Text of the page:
Marko Kolanovic, a strategist for the company, said the U.S. economy's slowing growth could send stock back to their 2022 lows. He added that a risk-on mood fueling 2023 equities is likely to falter courtesy of bank turbulence, an oil shock and slowing economic growth.
"We expect a reversal in risk sentiment and the market retesting last year's low over the coming months," Kolanovic indicated in a note to clients. He also stated that the Federal Reserve indicated no intention to slash interest rates in spite of risk assets exhibiting an unprecedented rally. European stocks had been trading near all-time highs, and U.S. stocks had been recovering their recent losses.
Kolanovic expressed belief that inflows into stocks over the past few months were largely driven by systematic investors, a short squeeze and a decline in the Chicago Board Options Exchange's Volatility Index. According to Bloomberg, Kolanovic described the present market backdrop as "the calm before the storm" – suggesting investors believe the banking crisis is contained in the near term.
Stocks have remained resilient this year, despite rising interest rates that have dented corporate profits, slowed growth and triggered a series of bank collapses in the U.S. and overseas. The benchmark S&P 500 rose seven percent in the first quarter of 2023 after dropping nearly 20 percent in 2022. Meanwhile, gains across technology stocks have pushed the Nasdaq 100 up 20 percent since the start of the year and into a bull market, as per Bloomberg.
In a separate instance, JPMorgan CEO Jamie Dimon said the banking crisis has increased the risk of the country falling into a recession. He made this remark during an interview with CNN anchor Poppy Harlow in Atlanta, adding that the U.S is now closer to an economic recession due to the collapse of California-based Silicon Valley Bank and New York-based Signature Bank. (Related: JPMorgan CEO Jamie Dimon: Economic hurricane is coming.)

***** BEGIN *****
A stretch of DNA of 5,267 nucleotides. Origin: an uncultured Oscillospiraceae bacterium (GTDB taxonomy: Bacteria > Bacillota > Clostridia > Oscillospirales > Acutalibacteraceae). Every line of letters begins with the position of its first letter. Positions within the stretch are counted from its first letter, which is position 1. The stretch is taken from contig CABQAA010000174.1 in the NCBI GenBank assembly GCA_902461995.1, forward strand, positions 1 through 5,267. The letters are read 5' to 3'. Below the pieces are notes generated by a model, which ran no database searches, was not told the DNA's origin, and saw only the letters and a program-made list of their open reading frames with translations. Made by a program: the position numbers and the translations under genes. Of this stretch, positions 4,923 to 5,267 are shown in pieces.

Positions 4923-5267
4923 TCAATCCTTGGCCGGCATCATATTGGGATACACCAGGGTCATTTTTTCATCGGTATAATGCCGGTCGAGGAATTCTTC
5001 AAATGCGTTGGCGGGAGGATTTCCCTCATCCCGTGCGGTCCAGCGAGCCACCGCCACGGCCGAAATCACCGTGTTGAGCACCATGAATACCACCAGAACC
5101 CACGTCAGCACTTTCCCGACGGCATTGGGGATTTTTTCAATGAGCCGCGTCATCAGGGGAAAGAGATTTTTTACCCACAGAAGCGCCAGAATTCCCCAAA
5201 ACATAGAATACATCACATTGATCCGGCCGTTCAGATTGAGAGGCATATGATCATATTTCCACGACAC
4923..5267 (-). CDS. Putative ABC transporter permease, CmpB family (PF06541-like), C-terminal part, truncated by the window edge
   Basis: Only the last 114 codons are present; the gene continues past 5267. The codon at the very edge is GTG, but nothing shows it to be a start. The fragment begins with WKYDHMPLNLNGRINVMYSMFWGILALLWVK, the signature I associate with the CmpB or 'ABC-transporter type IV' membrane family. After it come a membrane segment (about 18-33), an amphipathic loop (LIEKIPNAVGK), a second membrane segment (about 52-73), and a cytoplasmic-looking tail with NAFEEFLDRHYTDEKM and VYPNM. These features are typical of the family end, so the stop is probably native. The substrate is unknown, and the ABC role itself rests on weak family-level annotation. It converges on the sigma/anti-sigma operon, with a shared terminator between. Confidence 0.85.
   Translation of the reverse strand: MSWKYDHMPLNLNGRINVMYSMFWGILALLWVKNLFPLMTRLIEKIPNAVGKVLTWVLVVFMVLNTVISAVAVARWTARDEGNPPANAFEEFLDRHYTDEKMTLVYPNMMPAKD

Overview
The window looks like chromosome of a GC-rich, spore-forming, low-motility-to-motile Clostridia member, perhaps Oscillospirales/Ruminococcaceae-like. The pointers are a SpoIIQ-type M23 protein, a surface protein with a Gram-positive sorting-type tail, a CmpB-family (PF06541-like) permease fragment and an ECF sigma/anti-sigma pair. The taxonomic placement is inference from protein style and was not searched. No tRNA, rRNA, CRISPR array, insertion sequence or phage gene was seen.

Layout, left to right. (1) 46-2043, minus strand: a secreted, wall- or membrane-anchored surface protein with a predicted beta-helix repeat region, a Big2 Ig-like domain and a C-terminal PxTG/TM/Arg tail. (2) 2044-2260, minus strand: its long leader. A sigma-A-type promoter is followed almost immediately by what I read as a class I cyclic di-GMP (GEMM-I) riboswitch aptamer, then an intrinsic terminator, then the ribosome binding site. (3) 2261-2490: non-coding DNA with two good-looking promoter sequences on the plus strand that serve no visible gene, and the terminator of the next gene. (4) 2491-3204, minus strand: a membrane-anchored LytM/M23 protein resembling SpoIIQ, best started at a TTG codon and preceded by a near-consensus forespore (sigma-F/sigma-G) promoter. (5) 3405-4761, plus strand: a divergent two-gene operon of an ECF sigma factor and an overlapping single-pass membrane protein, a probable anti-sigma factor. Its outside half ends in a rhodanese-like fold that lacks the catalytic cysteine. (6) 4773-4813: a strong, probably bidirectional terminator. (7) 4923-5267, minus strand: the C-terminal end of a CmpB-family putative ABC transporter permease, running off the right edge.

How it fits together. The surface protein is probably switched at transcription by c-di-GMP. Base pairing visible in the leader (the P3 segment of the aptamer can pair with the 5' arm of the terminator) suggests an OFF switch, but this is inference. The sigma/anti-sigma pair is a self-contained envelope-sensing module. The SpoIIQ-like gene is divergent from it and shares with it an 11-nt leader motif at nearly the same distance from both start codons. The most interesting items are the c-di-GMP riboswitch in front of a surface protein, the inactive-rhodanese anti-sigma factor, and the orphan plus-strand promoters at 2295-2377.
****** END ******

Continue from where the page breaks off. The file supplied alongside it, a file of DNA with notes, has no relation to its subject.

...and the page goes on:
"We are seeing people reduce lending a little bit, cut back a little bit and pull back a little bit. While the banking chaos won't necessarily force a recession, it is recessionary," he said.
Dimon also warned both regional banks and American consumers to "be prepared for higher [interest] rates for longer," adding that there's a "good change" they will remain so for a longer period. He told Harlow: "I don't know if it's going to happen, but be prepared for that tide."
The JPMorgan CEO continued to warn of storm clouds ahead for the economy. He cited higher inflation, the ongoing Russia-Ukraine war and the Fed's current tightening regimen as the largest risks he sees for the economy.
Ultimately, Dimon said he feels hopeful about the strength of human capital in the United States.
"I'm a red-blooded, full-throated, free-market, free-enterprise capitalist," he said for supporting local entrepreneurship. "I think we should applaud free enterprise and we should sing from the hills the benefits while we fix the negatives, as opposed to denigrating the whole thing."
Visit EconomicRiot.com for more news related to the looming financial storm.
Watch Josh Sigurdson of World Alternative Media and economist Kirk Elliot talk about the banking crisis paving the way for a cashless society.
This video is from the World Alternative Media channel on Brighteon.com.